View Single Post
  #5 (permalink)  
Old 07-20-2011, 10:39 AM
silver creek silver creek is offline
Senior Member
 
Join Date: Feb 2011
Location: Wisconsin
Posts: 1,914
silver creek has a reputation beyond reputesilver creek has a reputation beyond reputesilver creek has a reputation beyond reputesilver creek has a reputation beyond reputesilver creek has a reputation beyond reputesilver creek has a reputation beyond reputesilver creek has a reputation beyond reputesilver creek has a reputation beyond reputesilver creek has a reputation beyond reputesilver creek has a reputation beyond reputesilver creek has a reputation beyond repute
Default Re: dry fly presentation?

Quote:
Originally Posted by mac. View Post
so today i went out and nymphed for about 2 hours. nothin... i saw about 10-15 drakes flying around so i thought id throw one on and try, well i tried a dry dropper rig or whatever its called when you put a nymph under a dry. i didnt get nothin in about an hour, i walked down the stream constantly casting trying all water. i did notice that sometimes my fly would be on its side or upside down. does this matter? if so how do i fix this? i know i suck at dry casting but i dont feel like thats the problem.
Just because there are insects in the air does not mean those same insects are on or in the water. So I am not surprised no fish took the fly. Even when there are insect on the water does not guarantee the fish are taking them. If you saw a rise and you actually saw the fish take that insect, then your question is valid.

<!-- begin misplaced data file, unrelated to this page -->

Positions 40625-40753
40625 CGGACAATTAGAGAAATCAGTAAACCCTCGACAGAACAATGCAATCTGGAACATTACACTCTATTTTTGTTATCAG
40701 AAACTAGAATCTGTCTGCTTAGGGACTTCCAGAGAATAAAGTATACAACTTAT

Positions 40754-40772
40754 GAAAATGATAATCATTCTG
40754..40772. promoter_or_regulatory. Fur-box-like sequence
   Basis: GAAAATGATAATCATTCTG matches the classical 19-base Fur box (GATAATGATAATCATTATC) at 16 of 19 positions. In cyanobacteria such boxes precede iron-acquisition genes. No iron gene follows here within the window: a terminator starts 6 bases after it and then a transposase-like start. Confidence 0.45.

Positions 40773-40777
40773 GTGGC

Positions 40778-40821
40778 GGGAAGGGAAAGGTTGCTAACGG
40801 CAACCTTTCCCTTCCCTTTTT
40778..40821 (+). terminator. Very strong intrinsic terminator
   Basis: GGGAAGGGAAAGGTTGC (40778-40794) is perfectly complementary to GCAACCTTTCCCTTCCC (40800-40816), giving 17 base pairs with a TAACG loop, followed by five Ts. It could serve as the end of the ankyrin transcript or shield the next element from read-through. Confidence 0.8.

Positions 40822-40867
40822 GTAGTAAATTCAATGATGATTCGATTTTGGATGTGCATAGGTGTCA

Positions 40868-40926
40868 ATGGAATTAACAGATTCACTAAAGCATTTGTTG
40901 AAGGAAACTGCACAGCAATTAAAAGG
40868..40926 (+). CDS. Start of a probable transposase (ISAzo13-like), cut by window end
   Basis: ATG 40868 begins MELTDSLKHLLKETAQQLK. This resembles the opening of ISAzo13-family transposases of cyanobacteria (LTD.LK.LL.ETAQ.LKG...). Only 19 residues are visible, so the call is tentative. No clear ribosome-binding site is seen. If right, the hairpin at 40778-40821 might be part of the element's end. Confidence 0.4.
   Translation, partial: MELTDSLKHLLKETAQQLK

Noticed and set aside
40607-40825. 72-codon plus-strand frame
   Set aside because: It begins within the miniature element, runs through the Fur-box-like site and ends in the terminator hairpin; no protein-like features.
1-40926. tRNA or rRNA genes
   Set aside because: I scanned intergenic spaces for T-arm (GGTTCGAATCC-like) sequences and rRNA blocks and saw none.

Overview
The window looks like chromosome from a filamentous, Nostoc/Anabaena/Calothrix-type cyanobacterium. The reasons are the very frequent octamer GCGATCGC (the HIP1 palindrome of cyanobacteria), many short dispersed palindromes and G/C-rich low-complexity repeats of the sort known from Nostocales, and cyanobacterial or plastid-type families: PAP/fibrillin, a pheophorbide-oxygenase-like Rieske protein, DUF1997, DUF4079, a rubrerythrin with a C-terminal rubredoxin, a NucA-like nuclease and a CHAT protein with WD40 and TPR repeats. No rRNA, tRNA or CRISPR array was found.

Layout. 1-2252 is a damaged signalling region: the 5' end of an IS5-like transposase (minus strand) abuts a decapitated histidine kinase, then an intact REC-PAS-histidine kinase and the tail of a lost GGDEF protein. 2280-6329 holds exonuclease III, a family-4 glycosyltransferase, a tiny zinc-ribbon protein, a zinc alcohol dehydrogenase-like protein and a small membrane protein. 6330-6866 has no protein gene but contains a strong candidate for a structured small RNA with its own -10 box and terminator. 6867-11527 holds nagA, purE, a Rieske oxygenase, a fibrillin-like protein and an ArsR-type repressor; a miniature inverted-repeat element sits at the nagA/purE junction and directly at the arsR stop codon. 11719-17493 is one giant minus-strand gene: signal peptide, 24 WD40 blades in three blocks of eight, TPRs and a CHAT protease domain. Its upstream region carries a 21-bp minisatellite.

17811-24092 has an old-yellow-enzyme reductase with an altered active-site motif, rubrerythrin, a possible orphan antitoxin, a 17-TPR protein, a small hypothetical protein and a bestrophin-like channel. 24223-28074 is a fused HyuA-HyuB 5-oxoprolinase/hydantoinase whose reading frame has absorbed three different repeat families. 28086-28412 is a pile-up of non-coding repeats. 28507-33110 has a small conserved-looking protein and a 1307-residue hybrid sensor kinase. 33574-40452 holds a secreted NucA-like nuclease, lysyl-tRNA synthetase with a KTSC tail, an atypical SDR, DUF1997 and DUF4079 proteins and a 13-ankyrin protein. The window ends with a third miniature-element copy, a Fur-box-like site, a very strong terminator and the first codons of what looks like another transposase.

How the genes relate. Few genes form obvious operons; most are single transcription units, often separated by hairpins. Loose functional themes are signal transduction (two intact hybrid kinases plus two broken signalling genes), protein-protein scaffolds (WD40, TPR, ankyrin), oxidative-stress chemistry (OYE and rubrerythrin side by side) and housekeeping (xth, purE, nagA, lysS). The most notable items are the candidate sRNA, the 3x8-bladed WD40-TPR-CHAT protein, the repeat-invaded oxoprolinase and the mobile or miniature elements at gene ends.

About the the fly not landing correctly, there are several possible reasons. The first is that it is a poorly tied dry fly and would tip over even if there were no dropper. This can occur on parachute flies for example, where some of the hackle hangs lower on one side than the other. Or it can happen with comparaduns and sparkle duns with an asymmetric wing or even aymmetric tail fibers that are tilted lower on one side than the other. So carefully examine the fly.

The second reason is leader twist either from an aerodynamically unstable dry fly that spins during the cast OR by an oval casting motion. Both will twist the leader and the torque of the leader will torque the fly on its side. To diagnose twist, lift the fly up and see if the leader spins the fly.

A dry fly lying on its side is not normal. There is a cause, you just need to find it.
__________________
Regards,

Silver



"Discovery consists of seeing what everybody has seen and thinking what nobody has thought"..........Szent-Gyorgy
Reply With Quote